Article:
Fears were growing tonight that a mystery virus which has struck down two people in the Saddleworth area could cause the cancellation of this years Whit Friday Brass Band Contest due to be held on the 1st June. The world famous contest which is traditionally held in the villages of Saddleworth every Whit Friday draws thousands of visitors from all over Britain to see this local event that has been a feature of the area for well over 125 years. The area draws brass bands from all over Northern England, who compete at each of the villages contests throughout the day and into the night, for prizes in excess of £50.
But now health chiefs in Oldham have warned that thousands visiting the area may just catch the bug and infect people in other parts of Britain on there return home. Local health chief, Bob Cowheel, told us "Early tests show it appears to be the E-Bygum virus, which is local to this area".
"E-Bygum is most likely to be caught from eating foodstuffs not originating in the local area. You have to remember that local folk around here tend to live off the foodstuffs they have had since they were children. Its a very insular community, with many people never leaving the area, at any time in their lives, although there is a local folk tale of one resident actually going as far as Stalybridge. They stick to the local area and just eat local produce. Things like Black Puddings, Tripe, Savoury Ducks, Pigs Trotters, Polony, Haslet and Brawn, are classed as a staple diet.
However. Locals are of the opinion that the virus has arrived in the area due to the selling of "foreign food" within the community, and have sited a branch of Spar in Diggle as the prime suspect. In a bid to save the contest, members of the band committee and volunteers have put up road blocks and are checking cars for anyone bringing "Foreign Food" into the area.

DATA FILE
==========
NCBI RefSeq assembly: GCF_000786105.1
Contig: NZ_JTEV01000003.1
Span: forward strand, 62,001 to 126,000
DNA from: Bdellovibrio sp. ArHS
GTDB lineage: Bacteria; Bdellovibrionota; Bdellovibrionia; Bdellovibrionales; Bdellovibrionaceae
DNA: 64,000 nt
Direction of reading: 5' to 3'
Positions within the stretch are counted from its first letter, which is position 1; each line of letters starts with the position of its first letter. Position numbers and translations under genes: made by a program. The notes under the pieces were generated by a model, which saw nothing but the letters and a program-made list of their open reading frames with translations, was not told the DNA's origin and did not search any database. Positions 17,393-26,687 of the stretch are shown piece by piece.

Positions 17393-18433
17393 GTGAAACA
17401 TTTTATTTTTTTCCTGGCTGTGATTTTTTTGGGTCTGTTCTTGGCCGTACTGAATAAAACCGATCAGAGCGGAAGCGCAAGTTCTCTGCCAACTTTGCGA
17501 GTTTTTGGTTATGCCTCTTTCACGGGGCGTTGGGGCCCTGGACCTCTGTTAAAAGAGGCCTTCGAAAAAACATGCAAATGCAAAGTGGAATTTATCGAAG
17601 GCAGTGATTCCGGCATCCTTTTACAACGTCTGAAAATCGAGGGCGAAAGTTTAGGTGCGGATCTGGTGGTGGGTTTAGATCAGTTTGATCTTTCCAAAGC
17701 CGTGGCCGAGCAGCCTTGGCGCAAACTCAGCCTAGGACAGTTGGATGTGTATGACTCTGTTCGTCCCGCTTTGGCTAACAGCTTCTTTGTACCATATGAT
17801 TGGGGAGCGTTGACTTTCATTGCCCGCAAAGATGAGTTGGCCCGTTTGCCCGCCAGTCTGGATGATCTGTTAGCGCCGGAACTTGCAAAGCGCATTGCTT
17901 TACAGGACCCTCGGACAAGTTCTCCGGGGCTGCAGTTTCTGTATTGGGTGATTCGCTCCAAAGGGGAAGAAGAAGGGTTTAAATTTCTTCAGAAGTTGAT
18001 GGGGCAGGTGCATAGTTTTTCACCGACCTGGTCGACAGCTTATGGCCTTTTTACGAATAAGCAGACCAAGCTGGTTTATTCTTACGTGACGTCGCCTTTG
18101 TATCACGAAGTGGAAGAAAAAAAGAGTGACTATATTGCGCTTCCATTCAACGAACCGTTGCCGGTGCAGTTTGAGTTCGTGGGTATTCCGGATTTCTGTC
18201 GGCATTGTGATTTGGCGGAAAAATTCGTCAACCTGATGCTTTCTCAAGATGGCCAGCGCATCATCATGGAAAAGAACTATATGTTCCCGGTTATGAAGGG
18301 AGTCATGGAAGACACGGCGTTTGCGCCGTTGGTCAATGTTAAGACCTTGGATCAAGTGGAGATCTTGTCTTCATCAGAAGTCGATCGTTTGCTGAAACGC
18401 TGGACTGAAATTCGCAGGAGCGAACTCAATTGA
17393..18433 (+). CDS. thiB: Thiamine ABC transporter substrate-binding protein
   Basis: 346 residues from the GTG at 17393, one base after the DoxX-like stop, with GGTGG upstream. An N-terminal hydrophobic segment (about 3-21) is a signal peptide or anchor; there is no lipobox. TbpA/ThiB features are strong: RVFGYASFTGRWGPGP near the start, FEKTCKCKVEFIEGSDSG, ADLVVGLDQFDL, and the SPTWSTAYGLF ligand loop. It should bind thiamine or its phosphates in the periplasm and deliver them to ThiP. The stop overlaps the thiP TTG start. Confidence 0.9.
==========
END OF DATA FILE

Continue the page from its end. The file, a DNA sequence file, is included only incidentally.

The chairman of the bands committee, Ezra Mantletop, 85, told us "Anyone found with goods deemed as not local, are politely asked to leave them in the bins at the checkpoints. It's a pity we have to go upsetting people by asking them to throw away their jars of Bhuna sauce and packets of Taco mix, but we cant take the risk of the E-Bygum virus getting out of Saddleworth, and infecting the rest of the country. The cultural damage could be incalculable. Can you imagine in a few months that residents in Chipping Norton could well be trying Tripe and pigs feet. ? The very culture of local Britain is at stake here.
Local resident Doris Bonkers, 79, told us she was recovering from the virus almost a week after admitting purchasing some "Foreign Food" from the Spar shop in Diggle. She went on to say " Normally myself and my friend Jessica go shopping at the Cooperative (Good with Food) in Uppermill, but on this particular day my friend had pain from an ongoing leg ailment, so we went to the local shop nearby. I purchased a black pudding, a loaf of bread, and was hoping to buy two slices of Haslet for my husbands (Jack) evening meal.
The shopkeeper informed me they didn't have any in the shop, but he did have a cooked meat called Salami which he invited me to try. I must admit that I was a little reluctant to try this strange looking item, so I asked for a piece of best tripe or maybe a pig's trotter, but sadly he had neither.
I purchased some of the Salami, and served it to my husband (Jack). I must say that he was less than impressed with my purchase and told me that "He wouldn't be eating that foreign shite", and could I replace it with a slice of corned beef. Well. The Salami had to be eaten, so I invited Jessica around for tea, and we had the Salami with a salad garnish, a slice of farmhouse bread and a pot of tea.
The following morning I felt quite unwell. I had stomach pains and diarrhoea, and I felt really quite ill. I telephoned Jessica to inform her of my ailment, only to find that she was in a worse condition than me, with both sickness and diarrhoea.
I don't think I shall be purchasing foreign food again, as I don't think it agrees with me.